Preferential Trade
Publication:
The Empire Club of Canada Addresses (Toronto, Canada), 17 Dec 1903, p. 20-30


Comments (0)
Be the first to comment on this record.
Add your own comment.
:
Is it OK to make your name public?
Is it OK to make your comment public?
Powered by / Alimenté par VITA Toolkit




My favourites lets you save items you like, tag them and group them into collections for your own personal use. Viewing "My favourites" will open in a new tab. Login here or start a My favourites account.










Preferential Trade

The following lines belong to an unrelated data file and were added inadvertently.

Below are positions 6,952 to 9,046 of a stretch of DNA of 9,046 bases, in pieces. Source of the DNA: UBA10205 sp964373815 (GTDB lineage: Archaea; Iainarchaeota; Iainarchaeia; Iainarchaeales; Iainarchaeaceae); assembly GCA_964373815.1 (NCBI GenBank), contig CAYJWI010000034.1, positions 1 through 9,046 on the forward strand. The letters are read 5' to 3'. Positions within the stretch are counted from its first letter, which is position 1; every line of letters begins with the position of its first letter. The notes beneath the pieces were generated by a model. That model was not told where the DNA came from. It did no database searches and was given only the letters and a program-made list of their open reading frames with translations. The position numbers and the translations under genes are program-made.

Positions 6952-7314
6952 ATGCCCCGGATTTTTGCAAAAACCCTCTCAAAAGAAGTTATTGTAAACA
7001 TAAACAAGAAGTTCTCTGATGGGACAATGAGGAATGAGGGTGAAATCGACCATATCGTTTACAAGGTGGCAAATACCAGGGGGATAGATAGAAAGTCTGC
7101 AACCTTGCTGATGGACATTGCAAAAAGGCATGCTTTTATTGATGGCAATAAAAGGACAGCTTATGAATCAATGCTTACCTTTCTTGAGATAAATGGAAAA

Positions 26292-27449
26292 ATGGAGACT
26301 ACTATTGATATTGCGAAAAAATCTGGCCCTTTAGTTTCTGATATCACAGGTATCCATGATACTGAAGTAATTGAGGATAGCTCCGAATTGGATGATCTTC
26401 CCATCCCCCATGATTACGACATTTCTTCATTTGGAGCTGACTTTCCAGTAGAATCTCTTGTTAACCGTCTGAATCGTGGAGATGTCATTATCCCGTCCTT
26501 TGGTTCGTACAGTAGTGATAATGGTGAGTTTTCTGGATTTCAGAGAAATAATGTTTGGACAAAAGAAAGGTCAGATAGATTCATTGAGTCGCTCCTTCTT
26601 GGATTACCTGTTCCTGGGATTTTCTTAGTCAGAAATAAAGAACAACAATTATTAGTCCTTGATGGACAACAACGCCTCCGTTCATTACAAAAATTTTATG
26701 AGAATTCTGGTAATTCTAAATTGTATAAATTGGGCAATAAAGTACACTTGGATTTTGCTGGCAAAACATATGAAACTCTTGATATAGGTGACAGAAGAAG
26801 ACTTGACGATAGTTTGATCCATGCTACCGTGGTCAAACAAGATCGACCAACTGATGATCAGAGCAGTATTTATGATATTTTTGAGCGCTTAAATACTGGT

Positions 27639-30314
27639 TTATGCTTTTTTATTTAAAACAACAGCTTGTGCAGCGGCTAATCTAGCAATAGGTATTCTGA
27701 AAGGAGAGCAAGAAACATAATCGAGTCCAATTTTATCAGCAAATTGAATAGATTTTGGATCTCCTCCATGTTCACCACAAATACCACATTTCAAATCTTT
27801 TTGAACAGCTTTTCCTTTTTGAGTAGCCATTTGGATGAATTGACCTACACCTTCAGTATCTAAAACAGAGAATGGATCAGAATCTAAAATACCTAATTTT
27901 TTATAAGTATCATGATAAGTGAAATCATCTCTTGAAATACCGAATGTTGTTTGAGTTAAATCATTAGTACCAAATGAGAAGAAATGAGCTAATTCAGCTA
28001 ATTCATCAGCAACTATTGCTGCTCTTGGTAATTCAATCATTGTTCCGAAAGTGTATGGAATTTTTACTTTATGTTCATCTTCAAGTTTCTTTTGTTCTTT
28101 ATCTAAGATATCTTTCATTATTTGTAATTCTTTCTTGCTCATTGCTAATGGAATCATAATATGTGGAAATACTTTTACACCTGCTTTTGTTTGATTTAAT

Defining what the question of preferential trade means. Ways in which Imperial Preference is not the same as Imperialism. A quick definition of Imperial Preference. A proposal in the rough, to be worked out into detail later. Differentiating treatment of members and non-members of the family of the British Empire. What Imperial Preference does not and would not mean. A growing sentiment for a closer relation and over and above that growing sentiment, a movement which is beginning to take concrete form and embody itself in practical and working ways. Such sentiment of its free will to reach into a concrete form, approved of by both the Mother country and the Colonies, with their good will. Upon what such sentiment has grown. Two great moving influences which are pressing these countries of today into closer trade relations. How we should treat each other. Upon what the drawing power, pushing this question forward in Great Britain and these Colonies today, is based on. The element of unfair competition of the outside nations. The British instinct of fair play. What free trade means. The basis for this mutual preference: the idea of protection. The origins of this idea of mutual preference. Mr. Chamberlain's support for preference. Looking for the voice of Canada. What is being done. Advantages to Canada. Thinking about what the British market means. Being asked to put Imperial Preference on one side and American Reciprocity on the other.